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Monroe Guard
 

Official or Other Titles:
Monroe Guard, Second Division, Second Brigade
 
Location: San Francisco, San Francisco County
 
Mustered in: June 17, 1856
 
Mustered out: September 11, 1856

Commanding Officers

John A. Monroe, Captain, Date of Rank: June 17,1856.
James T. Quinn, First Lieutenant, Date of Rank: June 17,1856.

Official History

The occasion for the organizing of the Monroe Guard was the strife which existed in San Francisco, during the reign of the Vigilante Committee in June 1856. The entire company of forty-two men appeared before the clerk of the United States District Court in San Francisco and took and subscribed to the oath that mustered them into the service of the State. Their Captain was John A. Monroe and James T. Quinn was their First Lieutenant.

On May 15, 1856, when James P. Casey fatally wounded James King, the popular and fearless editor of the San Francisco Bulletin, he was promptly arrested and placed in jail under heavy guard. The Sheriff called upon the militia for aid in keeping under control a mob of angry citizens that sought to immediately lynch Casey. The militia responded promptly and preserved order for several days. Meanwhile the Vigilance Committee was organizing and already had laid plans to rid San Francisco of the crooked politicians connected with the lawless class of citizens. The ranks of the Vigilantes grew rapidly, because the citizens finally realized to what extent the lawless element had gone in order to gain control of the affairs of the city.

The militia companies were placed in the awkward position of having to decide whether to abide by their oath and support the constituted authorities, or refuse to obey their Commander-in-Chief, when the Governor issued his Proclamation declaring San Francisco in a "state of Insurrection". Their predicament was fully illustrated in the words of one captain who said: "It would be almost impossible to bring ourselves to fire into the ranks of our friends, even though in the wrong." Wholesale resignations of members of the militia continued until Governor J. Neely Johnson doubted whether out of ten companies of militia he could depend on more than fifty men to stand by him.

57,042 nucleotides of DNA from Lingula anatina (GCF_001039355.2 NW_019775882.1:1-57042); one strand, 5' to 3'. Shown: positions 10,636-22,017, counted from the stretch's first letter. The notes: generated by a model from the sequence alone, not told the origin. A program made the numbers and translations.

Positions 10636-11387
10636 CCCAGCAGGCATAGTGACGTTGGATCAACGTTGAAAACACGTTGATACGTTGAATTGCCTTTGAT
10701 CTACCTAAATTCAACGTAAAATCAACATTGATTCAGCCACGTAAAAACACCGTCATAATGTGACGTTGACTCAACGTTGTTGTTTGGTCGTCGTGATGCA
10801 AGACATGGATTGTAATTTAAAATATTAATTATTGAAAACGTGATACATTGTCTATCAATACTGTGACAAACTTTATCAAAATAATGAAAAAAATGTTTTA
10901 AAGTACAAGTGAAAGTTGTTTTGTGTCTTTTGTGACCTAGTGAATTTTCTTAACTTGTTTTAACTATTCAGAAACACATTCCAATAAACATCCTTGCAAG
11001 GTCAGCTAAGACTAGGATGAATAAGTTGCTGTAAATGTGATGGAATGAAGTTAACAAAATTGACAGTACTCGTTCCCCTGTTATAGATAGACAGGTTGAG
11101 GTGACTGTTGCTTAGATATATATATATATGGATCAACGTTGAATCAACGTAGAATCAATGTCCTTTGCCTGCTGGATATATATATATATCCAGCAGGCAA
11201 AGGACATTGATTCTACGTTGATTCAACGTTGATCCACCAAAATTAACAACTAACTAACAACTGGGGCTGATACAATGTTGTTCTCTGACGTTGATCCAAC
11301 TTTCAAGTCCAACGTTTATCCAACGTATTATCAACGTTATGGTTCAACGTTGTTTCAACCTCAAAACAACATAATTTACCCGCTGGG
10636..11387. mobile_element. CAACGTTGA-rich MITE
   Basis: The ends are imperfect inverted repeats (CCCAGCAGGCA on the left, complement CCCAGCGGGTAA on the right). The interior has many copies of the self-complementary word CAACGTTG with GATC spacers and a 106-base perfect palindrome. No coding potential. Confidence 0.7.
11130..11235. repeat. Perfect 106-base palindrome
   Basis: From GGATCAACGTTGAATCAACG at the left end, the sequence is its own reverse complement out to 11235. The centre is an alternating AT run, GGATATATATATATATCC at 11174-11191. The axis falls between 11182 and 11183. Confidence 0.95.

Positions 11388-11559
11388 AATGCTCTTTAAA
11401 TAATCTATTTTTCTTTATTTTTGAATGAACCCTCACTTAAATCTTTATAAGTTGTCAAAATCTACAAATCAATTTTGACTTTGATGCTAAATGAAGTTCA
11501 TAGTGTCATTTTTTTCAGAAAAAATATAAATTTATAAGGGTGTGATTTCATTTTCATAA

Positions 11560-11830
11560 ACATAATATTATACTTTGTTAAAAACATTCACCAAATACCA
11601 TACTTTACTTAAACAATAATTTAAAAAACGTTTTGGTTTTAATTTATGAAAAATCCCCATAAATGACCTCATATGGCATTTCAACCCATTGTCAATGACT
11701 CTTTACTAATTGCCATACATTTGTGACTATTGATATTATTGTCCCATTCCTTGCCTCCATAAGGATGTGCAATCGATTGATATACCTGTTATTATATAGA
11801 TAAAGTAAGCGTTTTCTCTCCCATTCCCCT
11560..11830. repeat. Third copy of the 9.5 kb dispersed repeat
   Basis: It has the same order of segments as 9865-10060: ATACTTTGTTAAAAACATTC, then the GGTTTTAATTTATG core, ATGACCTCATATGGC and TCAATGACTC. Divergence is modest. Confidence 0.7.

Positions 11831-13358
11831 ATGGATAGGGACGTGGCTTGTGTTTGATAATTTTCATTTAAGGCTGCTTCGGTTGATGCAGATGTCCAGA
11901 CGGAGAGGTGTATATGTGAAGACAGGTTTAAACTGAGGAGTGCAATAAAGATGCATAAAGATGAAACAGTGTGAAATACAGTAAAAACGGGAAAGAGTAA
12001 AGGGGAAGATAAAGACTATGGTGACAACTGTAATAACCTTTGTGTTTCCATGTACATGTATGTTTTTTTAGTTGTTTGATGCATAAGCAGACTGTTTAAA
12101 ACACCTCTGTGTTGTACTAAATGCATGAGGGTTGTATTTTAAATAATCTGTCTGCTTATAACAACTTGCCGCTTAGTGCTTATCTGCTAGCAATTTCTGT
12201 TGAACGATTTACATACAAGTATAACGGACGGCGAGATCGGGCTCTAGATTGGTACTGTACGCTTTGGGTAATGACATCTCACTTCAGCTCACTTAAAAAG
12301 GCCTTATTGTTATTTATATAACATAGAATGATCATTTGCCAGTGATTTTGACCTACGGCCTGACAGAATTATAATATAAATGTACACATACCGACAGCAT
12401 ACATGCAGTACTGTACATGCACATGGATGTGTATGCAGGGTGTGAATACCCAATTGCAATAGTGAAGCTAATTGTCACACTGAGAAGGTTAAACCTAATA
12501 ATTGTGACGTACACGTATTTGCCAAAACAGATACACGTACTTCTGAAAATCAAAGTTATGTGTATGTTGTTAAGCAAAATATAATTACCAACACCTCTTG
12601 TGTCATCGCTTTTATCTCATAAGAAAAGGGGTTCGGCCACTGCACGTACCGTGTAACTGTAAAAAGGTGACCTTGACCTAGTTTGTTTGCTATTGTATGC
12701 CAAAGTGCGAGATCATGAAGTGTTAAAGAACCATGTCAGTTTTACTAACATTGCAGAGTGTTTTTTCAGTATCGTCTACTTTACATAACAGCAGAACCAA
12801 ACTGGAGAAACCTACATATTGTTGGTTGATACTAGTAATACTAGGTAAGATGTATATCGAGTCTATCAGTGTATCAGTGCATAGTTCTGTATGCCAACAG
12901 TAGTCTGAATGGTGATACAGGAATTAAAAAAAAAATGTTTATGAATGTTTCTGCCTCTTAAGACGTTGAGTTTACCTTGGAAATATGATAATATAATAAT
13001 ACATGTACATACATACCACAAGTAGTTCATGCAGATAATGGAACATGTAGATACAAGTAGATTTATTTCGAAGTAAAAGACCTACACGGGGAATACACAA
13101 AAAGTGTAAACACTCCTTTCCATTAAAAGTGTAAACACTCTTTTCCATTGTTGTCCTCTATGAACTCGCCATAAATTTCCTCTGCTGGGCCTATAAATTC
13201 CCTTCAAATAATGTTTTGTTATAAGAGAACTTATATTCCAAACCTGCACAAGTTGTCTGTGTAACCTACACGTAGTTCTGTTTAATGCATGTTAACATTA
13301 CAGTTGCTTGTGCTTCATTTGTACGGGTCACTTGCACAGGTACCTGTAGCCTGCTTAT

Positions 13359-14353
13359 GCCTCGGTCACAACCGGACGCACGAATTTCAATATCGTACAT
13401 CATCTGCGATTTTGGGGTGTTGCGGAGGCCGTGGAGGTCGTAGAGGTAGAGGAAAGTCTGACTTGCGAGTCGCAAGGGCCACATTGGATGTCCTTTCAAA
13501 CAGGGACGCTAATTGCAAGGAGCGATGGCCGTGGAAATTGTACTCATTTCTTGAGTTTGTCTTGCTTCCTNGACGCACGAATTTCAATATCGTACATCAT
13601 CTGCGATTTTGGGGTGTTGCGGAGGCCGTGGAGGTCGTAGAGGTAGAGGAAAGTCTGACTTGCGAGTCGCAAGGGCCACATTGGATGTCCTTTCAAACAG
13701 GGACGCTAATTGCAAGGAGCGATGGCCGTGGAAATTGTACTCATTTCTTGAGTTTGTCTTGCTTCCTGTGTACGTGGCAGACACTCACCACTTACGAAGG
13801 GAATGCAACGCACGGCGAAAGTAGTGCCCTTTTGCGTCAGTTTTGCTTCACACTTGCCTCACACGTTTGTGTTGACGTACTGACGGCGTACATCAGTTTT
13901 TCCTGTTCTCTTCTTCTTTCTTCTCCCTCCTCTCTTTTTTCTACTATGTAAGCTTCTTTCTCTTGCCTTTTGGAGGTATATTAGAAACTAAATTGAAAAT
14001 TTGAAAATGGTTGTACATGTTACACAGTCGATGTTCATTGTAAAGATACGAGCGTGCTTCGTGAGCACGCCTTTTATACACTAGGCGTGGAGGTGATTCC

Realizing the impossibility of enforcing his Proclamation, the Governor very wisely proceeded to organize new militia companies and add recruits to the remnants of the older units. Governor Johnson ordered the troops to guard the arms and ammunition that belonged to the State, in order to keep it from being seized by the Vigilantes. The Monroe Guard was one of the new companies organized, and for three months this company loyally performed the tedious task of guarding the armory and its contents.

Meanwhile the Vigilance Committee was slowly bringing the undesirables before their committee and either ordering them out of the State, never to return under penalty of death, or some other sentence that was compatible with justice. Their work finished, the Vigilance: Committee disbanded in the latter part of August. With the disbanding of the Vigilantes, there was no further necessity for guarding the arms of the State, Therefore, on September 11, 1856, Governor Johnson ordered the militia companies mustered out of service, having served their State well and faithfully.


This history was written in 1940 by the Works Progress Administration (WPA) in conjunction with the office of the Adjutant General and the California State Library

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